March 26, 2013

Creating Faux Tortoise Shell

Have you seen the English antique tea caddies? The ones sporting antique tortoise shell veneers at antique auction sites. I would love to own one. Of course, I am not getting one any time soon, so I have resolved to paint something similar in the future and give my painted version some age. Although, I haven't found the right box yet, something pretty with curves.

However, my current project is to give a wood framed mirror a tortoise shell painted finish (or I think that is what I would like to do), so I am using the old compass box in the picture on the right hand side as a sample for pending work ahead. 

While doing samples, I thought that you might want to try your hand at creating a faux tortoise shell finish as well. I am sure that there are hundreds of ways to create tortoise shell; however, this is one of the simplest.

You can use either oil or acrylic paint. I painted the compass box with acrylic, but if you are more comfortable with oil, please use it because the steps are the same. You will need to look at samples of tortoise shell. The internet is a good place for that. Notice in the samples of tortoise shell that it has a one-directional or radial design to it and that the predominate colors are yellow ocher, burnt sienna, and burnt umber. You will, also, need a Badger Brush or fan brush for blending.  

First, you will want to paint your project with a base coat color that is fairly close to butter yellow or legal-pad-yellow in a satin or gloss finish. Let the base coat dry.

First Layer, using yellow ocher.
On your work surface, with a large brush, place a thin layer of clear glaze (oil glaze for oil or acrylic glaze for acrylics). Place yellow ocher paint randomly on surface. Using a blending brush, brush in a radial or one-directional fashion. Let dry.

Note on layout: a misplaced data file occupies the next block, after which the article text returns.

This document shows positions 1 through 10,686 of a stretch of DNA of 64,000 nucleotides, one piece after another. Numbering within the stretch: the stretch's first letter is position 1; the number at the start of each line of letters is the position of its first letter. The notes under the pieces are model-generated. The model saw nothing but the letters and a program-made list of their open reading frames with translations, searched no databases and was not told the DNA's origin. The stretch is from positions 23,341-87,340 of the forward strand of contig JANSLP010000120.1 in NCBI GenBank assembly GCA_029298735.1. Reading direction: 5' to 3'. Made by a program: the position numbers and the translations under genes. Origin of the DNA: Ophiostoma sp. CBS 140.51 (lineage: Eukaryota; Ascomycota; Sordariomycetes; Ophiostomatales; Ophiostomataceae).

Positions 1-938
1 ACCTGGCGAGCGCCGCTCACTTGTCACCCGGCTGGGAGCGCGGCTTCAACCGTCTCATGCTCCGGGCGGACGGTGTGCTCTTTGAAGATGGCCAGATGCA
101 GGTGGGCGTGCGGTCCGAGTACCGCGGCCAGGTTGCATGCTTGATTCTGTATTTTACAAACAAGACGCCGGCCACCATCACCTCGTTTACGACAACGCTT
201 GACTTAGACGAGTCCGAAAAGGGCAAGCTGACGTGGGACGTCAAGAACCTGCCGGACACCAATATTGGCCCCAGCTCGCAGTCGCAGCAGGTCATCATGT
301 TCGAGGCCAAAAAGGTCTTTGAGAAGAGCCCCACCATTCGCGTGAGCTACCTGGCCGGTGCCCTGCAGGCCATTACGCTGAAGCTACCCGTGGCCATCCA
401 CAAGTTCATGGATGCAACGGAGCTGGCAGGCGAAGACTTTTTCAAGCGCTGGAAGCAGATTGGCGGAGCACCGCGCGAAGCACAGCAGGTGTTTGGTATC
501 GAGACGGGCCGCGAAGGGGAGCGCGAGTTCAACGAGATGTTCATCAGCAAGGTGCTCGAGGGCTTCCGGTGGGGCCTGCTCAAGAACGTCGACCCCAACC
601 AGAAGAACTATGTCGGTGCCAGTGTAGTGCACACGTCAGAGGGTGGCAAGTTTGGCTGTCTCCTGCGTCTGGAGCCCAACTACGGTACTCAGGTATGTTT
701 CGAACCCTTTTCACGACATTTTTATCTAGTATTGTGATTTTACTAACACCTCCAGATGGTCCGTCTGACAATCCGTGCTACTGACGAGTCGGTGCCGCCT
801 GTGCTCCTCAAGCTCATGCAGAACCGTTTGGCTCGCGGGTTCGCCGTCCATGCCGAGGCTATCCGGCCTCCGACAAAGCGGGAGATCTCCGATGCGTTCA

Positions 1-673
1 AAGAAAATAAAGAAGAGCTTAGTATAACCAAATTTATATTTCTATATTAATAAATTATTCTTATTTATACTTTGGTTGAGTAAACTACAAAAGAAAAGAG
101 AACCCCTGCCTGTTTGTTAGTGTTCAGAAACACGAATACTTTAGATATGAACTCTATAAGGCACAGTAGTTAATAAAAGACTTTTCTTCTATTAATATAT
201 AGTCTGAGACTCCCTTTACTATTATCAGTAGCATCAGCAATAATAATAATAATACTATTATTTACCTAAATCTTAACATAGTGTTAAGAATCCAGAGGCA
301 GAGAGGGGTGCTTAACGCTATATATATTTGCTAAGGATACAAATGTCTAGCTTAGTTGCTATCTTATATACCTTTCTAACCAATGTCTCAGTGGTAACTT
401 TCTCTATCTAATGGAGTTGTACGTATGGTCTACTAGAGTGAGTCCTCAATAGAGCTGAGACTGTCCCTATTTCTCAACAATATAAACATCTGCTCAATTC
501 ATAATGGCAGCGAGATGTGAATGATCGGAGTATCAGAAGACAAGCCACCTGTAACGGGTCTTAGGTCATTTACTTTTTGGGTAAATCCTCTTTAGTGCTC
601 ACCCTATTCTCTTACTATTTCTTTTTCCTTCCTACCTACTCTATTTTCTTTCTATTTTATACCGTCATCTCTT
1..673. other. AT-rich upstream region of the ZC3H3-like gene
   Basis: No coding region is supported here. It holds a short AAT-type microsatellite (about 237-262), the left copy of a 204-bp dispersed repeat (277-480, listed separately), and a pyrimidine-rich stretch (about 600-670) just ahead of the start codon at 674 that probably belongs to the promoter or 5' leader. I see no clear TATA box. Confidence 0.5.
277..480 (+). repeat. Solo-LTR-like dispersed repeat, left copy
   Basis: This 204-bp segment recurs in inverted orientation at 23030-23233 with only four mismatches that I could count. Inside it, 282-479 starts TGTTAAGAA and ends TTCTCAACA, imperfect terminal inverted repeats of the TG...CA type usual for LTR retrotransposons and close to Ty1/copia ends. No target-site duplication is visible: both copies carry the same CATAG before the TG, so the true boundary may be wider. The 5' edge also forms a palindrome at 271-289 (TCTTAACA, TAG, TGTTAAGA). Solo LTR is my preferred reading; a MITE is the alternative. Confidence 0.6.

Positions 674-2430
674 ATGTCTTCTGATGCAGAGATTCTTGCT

You may want to seal this layer with a clear coat such as Polycrylic by Minwax especially if you are using acrylics. I find that brushing the acrylic glaze over the top layer of acrylics can lift or re-wet the bottom layer if not cured, and then it just becomes a mess. So if you are happy with your work, seal it before you go on.

Second Layer, using burnt sienna.
On your work surface, place a thin layer of clear glaze. Place burnt sienna paint randomly across surface in a one-directional or radial design. Quickly, sweep and blend paint with a blending brush. If you are unhappy with your design, wipe out and try again. Then let dry and seal. 

Third Layer, using burnt umber.
Place a thin layer of clear glaze on your work surface. Place small, irregular shapes of burnt umber on the surface, and before the paint dries, sweep across the section with a blending brush.
Let this layer dry, seal it, and you are done. That's it. Sit back and enjoy your new finish.

I gave the compass box an over-all antiquing glaze. I guess you might say that it would be a fourth layer. But if you are happy with your finish on the third layer, you do not need to.

As you can see, I sectioned off the box with blue painters tape to give the illusion of small pieces of tortoise shell veneer.

I have seen this finish done with multiple layers of clear top coats between layers, which gives the illusion of being three dimensional with the layers of color floating on top of each other, and I might add, it is beautiful. I tried it on this box but gave up. But I can tell you that you need more than seven coats of clear between layers to create this effect.

If you really want a dramatic finish, try using gold metallic paint as a base coat instead of yellow. 

If you have the time, check out Cait Whitson's tortoise shell finish she did here. I can't imagine the room without it.   ~Sandy~

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